There are fallbacks. If your Mac doesn’t have an internet connection at all, or the route to Apple’s OCSP service is blocked, your apps still open, with their certificates unchecked. It’s when that service isn’t inaccessible, but has failed, that the biggest problems arise. This is a well-known engineering problem, fail-safe design.

As Apple so devastatingly demonstrated last Thursday to millions of Mac users around the world, its design of the trustd signing certificate check doesn’t fail safe in those circumstances.

John Gruber:

Just an embarrassing bug for Apple on a high-profile launch day.

John Gruber:

Apple should publish information about this system in the excellent — but alas, not comprehensive — Apple Platform Security report[…]

Jacopo Jannone:

The problem is that Apple’s responder didn’t go down; it was reachable but became extremely slow, and this prevented the soft failure from triggering and giving up the check.


To make things worse, it is common for OCSP to use HTTP - I’m talking about good old plaintext HTTP on port 80, none of that HTTPS rubbish. There is usually a good reason for this, that becomes especially clear when the OCSP service is used for web browsers: preventing loops. If you used HTTPS for checking a certificate with OCSP then you would need to also check the certificate for the HTTPS connection using OCSP. That would imply opening another HTTPS connection and so on.

There’s got to be a way to do better than this for Gatekeeper given that Apple controls both ends of the connection.

It is clear that the trustd service on macOS doesn’t send out a hash of the apps you launch. […] macOS does actually send out some opaque information about the developer certificate of those apps, and that’s quite an important difference on a privacy perspective.

For privacy purposes, I think it’s a distinction without much difference. Rather than your Mac broadcasting that you launched a particular version of the Signal app, it broadcasts that you launched an app from Signal Messenger, LLC.

David Heinemeier Hansson:

I don’t see how this makes anything better? Sending a global unique hash of the developer certificate in the clear still allows both Apple to keep a log and anyone the power to snoop. This is fundamentally busted. Apple should send ban lists to the user.

Apple (Hacker News):

Gatekeeper performs online checks to verify if an app contains known malware and whether the developer’s signing certificate is revoked. We have never combined data from these checks with information about Apple users or their devices. We do not use data from these checks to learn what individual users are launching or running on their devices.

Notarization checks if the app contains known malware using an encrypted connection that is resilient to server failures.

These security checks have never included the user’s Apple ID or the identity of their device. To further protect privacy, we have stopped logging IP addresses associated with Developer ID certificate checks, and we will ensure that any collected IP addresses are removed from logs.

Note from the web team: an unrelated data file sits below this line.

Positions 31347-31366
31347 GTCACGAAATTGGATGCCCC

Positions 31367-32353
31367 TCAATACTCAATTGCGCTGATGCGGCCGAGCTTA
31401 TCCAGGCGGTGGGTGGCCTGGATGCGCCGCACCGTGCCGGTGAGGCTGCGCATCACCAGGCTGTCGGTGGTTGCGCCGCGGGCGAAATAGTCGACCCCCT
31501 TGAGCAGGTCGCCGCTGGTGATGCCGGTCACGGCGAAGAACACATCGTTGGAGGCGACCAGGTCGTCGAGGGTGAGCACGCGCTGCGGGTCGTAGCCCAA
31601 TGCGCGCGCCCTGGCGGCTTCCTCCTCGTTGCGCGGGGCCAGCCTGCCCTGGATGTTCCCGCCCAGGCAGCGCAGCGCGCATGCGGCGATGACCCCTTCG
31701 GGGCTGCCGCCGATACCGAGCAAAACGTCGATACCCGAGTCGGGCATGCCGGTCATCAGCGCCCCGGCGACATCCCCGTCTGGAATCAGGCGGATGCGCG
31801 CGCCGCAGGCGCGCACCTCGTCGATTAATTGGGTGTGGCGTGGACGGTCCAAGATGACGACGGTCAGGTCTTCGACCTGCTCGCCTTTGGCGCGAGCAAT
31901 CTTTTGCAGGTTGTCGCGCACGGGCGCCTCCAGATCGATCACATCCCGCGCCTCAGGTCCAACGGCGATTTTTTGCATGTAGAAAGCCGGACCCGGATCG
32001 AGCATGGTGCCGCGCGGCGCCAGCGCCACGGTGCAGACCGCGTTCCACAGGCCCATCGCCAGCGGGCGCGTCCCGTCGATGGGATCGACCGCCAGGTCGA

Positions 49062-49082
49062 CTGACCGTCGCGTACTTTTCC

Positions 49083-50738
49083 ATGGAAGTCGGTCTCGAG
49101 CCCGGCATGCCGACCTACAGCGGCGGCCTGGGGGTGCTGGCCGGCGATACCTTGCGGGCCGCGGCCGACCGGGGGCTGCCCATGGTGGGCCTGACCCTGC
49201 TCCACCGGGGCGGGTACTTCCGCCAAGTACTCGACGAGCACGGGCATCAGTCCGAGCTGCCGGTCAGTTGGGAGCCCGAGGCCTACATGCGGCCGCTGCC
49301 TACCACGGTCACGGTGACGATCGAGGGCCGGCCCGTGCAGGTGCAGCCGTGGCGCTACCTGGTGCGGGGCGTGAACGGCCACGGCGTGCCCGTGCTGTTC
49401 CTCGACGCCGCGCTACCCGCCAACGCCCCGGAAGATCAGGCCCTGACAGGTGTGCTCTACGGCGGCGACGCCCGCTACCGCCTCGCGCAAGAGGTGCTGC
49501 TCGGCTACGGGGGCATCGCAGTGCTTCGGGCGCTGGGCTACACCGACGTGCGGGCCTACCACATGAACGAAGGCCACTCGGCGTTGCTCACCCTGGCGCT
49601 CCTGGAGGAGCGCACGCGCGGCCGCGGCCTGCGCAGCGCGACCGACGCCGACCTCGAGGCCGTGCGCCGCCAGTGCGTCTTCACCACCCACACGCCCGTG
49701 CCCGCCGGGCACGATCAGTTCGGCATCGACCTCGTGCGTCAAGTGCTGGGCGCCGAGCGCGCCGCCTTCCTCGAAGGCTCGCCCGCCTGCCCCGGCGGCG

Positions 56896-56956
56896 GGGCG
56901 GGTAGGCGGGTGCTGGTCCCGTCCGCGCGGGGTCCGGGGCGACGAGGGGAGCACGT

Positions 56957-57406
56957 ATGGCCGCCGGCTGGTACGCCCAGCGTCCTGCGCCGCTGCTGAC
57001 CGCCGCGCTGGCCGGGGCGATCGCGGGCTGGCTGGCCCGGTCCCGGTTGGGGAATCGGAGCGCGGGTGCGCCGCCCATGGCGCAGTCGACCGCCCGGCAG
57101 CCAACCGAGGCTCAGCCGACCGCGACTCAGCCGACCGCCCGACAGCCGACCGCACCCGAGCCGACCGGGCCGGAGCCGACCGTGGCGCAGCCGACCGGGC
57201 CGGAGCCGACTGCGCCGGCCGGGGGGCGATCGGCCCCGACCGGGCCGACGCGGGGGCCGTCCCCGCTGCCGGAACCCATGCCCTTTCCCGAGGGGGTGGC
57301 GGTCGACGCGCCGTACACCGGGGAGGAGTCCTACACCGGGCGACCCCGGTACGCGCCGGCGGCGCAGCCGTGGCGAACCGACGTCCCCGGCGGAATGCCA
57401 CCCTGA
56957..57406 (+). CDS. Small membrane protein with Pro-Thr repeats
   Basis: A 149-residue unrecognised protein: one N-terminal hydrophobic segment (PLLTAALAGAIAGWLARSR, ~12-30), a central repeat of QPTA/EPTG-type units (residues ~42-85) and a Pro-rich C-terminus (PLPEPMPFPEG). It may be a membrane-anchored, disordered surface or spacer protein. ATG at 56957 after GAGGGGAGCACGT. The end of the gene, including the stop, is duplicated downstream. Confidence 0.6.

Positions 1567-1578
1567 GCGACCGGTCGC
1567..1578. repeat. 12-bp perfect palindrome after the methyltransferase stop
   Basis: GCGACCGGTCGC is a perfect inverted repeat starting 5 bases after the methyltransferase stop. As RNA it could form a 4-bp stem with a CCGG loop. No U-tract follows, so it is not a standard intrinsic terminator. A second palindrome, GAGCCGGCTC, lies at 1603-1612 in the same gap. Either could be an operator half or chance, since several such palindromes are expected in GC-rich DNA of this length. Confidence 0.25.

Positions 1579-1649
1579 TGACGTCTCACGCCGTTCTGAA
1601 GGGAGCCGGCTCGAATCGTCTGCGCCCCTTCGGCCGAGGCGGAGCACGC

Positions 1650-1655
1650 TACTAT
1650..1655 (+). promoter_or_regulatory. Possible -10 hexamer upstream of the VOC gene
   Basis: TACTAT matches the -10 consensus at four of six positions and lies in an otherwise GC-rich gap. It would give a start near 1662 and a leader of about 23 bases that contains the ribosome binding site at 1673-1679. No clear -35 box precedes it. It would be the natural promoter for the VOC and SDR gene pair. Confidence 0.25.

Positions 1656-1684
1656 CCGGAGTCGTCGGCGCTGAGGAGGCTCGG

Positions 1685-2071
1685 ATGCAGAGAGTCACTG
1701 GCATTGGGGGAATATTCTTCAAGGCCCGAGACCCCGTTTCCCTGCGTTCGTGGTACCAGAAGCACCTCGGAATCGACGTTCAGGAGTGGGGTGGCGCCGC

In addition, over the the next year we will introduce several changes to our security checks:

  • A new encrypted protocol for Developer ID certificate revocation checks
  • Strong protections against server failure
  • A new preference for users to opt out of these security protections

Nick Heer:

The prior version is available on the Internet Archive.

So they were logging the IPs. And they don’t deny using aggregate information about what users are launching, e.g. to get competitive data. In typical Apple fashion, the only acknowledgement that there was a problem is via a quote given to a third-party site (also: MacRumors, Hacker News):

What caused the OCSP server problem? Apple says it was due to a server-side misconfiguration that specifically interfered with macOS being able to cache OCSP responses for Developer ID. This configuration error, along with an unrelated content delivery network (CDN) misconfiguration, is what caused the slow performance for apps to launch.

The people who discovered and publicized the issue don’t get to break this news.

David Heinemeier Hansson:

This is a very welcome admission by Apple that the current system is deeply flawed, and the changes promised are solid improvements. But why does shit like this always have to be let out to back door with an obscure update to an Apple help site article?

It’s not clear whether the new preference will be for OCSP’s successor, notarization, or both.

Paul Haddad:

I know lots will make fun of “over the the next year” being fast, but I’m impressed that in just a few days Apple acknowledged a problem and promised a fix. That’s fast for them, its not an incident report, but its progress?

Howard Oakley:

What I attempt in this article is a coherent account of how macOS checks executable code before it’s loaded and run, in macOS 10.15 and 11.0.

Phil Vachon (via Hacker News):

Mayhem ensued, and after the issues were cleaned up, many questions remained about the implications of this failure. But first, let’s take a look at the mechanisms involved in authenticating an application package, at the most fundamental level.


Perhaps more transparency would help ease peoples’ concerns around misuse of their data. Having an auditable third-party run the OCSP responders for app certificate checks would assuage peoples’ concerns that Apple is misusing this data.

Update (2020-11-25): Adam Engst: